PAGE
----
Regular readers of these musings will know that I am a fan of the Pareto principle in the sense that you can get 80% of the results with 20% of the effort and it is something that I have employed often over the years, especially in planning where you can get to a point that you have so much information that the answer is obvious, so give up and go with what you have.

This is the principle of Diminishing Returns; you have done well, but to continue will not yield the same productivity so stop there and move on.

It is not something that you should do every time. Take, for example, installing some plant where you will still get 80% there with 20% of the effort, but you do need to spend the other 80% effort to finish the job. I think that surgeons apply the same principle. or at east I hope that you will should they ever operate on me.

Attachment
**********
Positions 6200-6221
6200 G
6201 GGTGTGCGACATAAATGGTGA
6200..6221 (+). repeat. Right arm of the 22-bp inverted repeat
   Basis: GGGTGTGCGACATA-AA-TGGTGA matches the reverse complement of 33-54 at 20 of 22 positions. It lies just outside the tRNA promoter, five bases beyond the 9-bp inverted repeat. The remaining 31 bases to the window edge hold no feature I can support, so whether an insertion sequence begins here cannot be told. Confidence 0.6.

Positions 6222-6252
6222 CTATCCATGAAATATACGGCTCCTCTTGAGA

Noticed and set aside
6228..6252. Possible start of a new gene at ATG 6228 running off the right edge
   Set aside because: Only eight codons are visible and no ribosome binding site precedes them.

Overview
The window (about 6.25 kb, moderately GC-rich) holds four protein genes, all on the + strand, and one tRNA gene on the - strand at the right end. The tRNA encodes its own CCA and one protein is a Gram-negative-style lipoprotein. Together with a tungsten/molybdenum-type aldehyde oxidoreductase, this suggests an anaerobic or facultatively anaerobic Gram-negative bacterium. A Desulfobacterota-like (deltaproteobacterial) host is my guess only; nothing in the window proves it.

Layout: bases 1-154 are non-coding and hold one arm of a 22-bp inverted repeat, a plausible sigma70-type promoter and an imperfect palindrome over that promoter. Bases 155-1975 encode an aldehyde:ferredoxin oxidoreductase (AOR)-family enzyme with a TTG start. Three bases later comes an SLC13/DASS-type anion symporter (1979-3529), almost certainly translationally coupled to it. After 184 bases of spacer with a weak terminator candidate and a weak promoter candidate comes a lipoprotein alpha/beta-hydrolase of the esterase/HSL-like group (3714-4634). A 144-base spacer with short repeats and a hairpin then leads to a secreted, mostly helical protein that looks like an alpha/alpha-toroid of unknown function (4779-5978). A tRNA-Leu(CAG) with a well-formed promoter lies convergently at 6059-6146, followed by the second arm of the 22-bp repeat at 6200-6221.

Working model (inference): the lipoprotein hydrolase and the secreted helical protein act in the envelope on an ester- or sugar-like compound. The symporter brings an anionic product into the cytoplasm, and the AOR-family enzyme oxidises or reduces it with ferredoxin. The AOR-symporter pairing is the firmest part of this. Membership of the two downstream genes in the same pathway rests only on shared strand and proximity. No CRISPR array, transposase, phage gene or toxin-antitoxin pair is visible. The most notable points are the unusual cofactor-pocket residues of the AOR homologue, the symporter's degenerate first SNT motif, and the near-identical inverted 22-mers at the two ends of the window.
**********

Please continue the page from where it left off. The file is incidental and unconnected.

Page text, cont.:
The point is knowing when to give up. Planning is a problem partly because people like planning. It is comfortable and you are not actually doing anything. The desire to get everything perfect is understandable, but there comes a point where you have to say go or you risk being late in delivering that which you are planning and too many times I have been lumbered with leading a project where the planning has not only gone past the necessary start date, but has also been so far out that the end date is hopelessly wrong. No plan survives first contact, so do your best and get cracking.